Knowledge of the anatomy of the venous system is essential in evaluating patients with cerebral venous thrombosis.
Stroke is the most frequent cause of stroke and transient ischemic attacks. Cardiogenic cerebral embolization is common among patients with any cause of atrial fibrillation, particularly in atrial fibrillation resulting from rheumatic and arteriosclerotic heart disease.
The thrombosis of venous channels in the brain is an uncommon cause of cerebral infarction relative to arterial disease but is an essential consideration because of its potential morbidity.
The symptoms associated with the condition are related to the area of thrombosis. For example, cerebral infarction can occur with a cortical vein or sagittal sinus thrombosis secondary to congestion of obstructed tissue.
Thrombosis of the lateral sinus can be associated with headache and a pseudotumor cerebri type image. The extension within the jugular bulb can cause jugular foramen syndrome, while cranial nerve palsies can be seen in cavernous sinus thrombosis as a compression phenomenon.
Cerebral hemorrhage may also present in patients with venous sinus thrombosis.
The imaging procedures have led to easier recognition of venous sinus thrombosis, offering the opportunity to take early therapeutic measures.
A blood clot in a cerebral vein can cause pressure that leads to brain inflammation. This pressure can cause headaches and damage the brain tissue in more severe cases.
The symptoms vary depending on where the blood clot occurs in the brain. However, the most common symptoms of stroke may include:
- Severe headaches
- Blurry vision.
If you have a more severe case of cerebral venous thrombosis, you may experience stroke-like symptoms. These may include:
- Disability of speech.
- Numbness of the unilateral body.
- Decreased alertness.
Other symptoms of severe stroke include:
- Limited mobility in parts of your body.
Rare causes of cerebral embolism include fat that enters the bloodstream after trauma, tumor cells caused by atrial myxoma, and gas embolism.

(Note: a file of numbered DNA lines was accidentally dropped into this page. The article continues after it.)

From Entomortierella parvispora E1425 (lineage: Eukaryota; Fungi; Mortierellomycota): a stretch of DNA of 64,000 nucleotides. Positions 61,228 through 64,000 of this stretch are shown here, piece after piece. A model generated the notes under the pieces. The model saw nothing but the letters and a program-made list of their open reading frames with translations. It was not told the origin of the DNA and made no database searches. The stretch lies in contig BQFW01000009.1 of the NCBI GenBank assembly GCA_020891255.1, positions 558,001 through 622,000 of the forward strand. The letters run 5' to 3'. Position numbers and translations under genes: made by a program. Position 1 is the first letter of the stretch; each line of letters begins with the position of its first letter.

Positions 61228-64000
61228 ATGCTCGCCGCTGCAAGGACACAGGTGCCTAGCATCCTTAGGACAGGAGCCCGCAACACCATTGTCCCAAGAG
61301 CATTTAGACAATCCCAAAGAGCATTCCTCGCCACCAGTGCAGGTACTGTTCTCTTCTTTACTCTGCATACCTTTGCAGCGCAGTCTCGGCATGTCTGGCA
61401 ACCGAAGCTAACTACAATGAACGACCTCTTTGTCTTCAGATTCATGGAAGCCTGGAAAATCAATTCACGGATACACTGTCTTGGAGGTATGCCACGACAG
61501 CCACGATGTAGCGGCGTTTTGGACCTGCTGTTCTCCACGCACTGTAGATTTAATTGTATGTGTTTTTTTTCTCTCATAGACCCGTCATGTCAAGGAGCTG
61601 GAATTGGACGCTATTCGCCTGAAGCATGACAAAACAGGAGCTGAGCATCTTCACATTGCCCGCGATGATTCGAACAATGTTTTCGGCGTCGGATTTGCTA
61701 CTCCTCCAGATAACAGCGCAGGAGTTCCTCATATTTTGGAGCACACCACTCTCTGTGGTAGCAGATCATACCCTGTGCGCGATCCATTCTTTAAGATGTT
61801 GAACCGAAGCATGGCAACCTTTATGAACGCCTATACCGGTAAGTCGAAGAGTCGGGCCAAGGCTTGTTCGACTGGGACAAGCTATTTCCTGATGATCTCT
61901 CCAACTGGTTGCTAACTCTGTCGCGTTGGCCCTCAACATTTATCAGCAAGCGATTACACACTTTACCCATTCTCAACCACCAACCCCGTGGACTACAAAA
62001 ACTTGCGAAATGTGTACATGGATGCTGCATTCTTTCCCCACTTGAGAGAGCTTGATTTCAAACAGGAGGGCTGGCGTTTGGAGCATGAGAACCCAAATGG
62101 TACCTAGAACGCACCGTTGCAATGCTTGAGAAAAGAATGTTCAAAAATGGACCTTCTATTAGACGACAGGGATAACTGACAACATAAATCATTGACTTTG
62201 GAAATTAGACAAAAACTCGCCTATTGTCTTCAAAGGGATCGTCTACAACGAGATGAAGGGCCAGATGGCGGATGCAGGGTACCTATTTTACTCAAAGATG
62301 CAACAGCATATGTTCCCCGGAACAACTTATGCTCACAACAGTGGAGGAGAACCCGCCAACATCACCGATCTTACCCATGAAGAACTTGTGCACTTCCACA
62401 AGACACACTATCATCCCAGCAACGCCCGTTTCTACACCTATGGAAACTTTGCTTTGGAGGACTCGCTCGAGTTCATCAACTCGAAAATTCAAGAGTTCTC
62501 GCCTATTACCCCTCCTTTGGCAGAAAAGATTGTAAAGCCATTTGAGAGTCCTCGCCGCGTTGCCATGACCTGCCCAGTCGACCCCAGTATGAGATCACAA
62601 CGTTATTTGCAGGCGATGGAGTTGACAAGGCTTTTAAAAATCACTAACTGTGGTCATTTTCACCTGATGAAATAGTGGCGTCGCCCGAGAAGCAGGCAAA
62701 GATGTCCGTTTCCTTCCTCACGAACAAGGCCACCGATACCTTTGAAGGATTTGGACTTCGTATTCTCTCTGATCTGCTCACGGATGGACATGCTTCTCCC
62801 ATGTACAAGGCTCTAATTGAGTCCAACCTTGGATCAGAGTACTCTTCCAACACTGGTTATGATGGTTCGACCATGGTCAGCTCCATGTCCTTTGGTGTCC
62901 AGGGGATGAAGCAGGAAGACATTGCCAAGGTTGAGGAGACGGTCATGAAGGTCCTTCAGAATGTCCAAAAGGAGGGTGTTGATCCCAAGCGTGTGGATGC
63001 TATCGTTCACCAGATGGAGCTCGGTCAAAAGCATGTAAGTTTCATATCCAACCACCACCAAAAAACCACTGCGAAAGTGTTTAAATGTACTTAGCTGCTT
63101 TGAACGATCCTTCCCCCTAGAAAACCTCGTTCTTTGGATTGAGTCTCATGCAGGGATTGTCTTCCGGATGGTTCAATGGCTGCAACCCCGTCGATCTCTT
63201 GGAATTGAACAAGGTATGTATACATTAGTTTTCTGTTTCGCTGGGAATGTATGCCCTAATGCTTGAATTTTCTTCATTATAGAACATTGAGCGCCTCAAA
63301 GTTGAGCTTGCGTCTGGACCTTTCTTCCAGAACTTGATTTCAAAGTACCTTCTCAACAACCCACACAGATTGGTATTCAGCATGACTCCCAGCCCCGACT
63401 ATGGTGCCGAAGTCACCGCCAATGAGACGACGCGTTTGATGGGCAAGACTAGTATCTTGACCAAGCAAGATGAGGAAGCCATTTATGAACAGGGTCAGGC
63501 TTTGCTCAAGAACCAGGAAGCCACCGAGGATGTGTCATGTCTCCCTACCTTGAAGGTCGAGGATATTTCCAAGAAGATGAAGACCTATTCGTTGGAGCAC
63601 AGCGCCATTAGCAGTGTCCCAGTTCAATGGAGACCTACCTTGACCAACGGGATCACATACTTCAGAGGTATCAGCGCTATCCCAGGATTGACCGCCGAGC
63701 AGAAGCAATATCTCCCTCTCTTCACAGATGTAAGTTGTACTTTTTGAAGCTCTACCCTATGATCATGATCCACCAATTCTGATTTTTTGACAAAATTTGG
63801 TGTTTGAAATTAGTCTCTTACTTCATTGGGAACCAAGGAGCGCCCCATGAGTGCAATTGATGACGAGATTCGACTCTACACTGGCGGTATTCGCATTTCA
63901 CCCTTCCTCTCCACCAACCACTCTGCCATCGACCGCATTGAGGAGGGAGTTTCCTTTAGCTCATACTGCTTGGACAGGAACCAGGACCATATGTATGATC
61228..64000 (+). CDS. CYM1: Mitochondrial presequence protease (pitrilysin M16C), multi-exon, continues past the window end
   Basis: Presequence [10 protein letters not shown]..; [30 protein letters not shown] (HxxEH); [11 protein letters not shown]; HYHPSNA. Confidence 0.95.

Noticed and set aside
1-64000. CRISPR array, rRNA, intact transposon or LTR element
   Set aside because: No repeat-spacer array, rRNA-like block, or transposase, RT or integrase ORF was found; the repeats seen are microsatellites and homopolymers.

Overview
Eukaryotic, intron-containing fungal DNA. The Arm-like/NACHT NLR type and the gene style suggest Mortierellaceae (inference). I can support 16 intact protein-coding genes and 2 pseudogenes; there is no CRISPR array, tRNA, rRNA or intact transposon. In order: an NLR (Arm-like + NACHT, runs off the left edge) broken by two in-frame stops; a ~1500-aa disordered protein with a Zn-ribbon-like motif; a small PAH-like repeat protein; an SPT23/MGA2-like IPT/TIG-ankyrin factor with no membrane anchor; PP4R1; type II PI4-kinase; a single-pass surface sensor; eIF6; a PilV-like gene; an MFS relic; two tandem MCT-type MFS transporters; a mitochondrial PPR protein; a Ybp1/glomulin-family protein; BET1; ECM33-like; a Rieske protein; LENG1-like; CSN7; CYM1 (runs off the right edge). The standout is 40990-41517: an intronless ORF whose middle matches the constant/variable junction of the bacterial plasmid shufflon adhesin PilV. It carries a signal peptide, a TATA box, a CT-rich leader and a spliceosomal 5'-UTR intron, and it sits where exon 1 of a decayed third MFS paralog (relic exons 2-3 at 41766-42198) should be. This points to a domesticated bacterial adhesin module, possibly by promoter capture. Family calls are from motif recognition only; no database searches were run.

What are the Common Risk Factors of Cerebral Embolism?
Blood clots are more likely to occur in your body when there is an interruption in regular blood flow. Although cerebral embolism is an uncommon condition, it can be triggered by several factors.
Some of the most common risk factors include:
- Contraceptives or excessive use of estrogen.
- Ear, face, or neck infection.
- Protein deficiencies.
- Cranial trauma or injury.
Less common risk factors for stroke include pregnancy and other blood coagulation disorders. Both conditions can make blood clotting easier, affecting adequate blood flow throughout the body and brain.
The most common cause of stroke in babies is an infection, specifically in the ear. In some cases of cerebral embolism, the cause is unknown.
If left untreated, stroke can have life-threatening consequences.
Diagnosis of Cerebral Embolism
When diagnosing cerebral venous thrombosis, doctors will evaluate the symptoms you experience and consider your medical and family history.
However, a final diagnosis depends on checking the blood circulation in your brain. Doctors can use imaging tests to control blood flow to detect blood clots and swelling.
A doctor may mistakenly diagnose a stroke if you use the wrong test. While there are several imaging tests available, some are not as useful for diagnosing this condition as a simple x-ray of the skull.
The two best imaging tests to help detect stroke are:
Magnetic resonance venogram – also known as magnetic resonance imaging, is an imaging test that produces images of blood vessels in the head and neck area.
It can help evaluate blood circulation, irregularities, strokes, or brain hemorrhages. During this MRI, doctors will inject a special dye into the bloodstream to show blood flow and help determine if blood is clotting to diagnose thrombosis.
This test is usually used to clarify images from a CT scan.
Venogram with computed tomography: CT scans use X-ray images to show your doctor your bones and arterial vessels.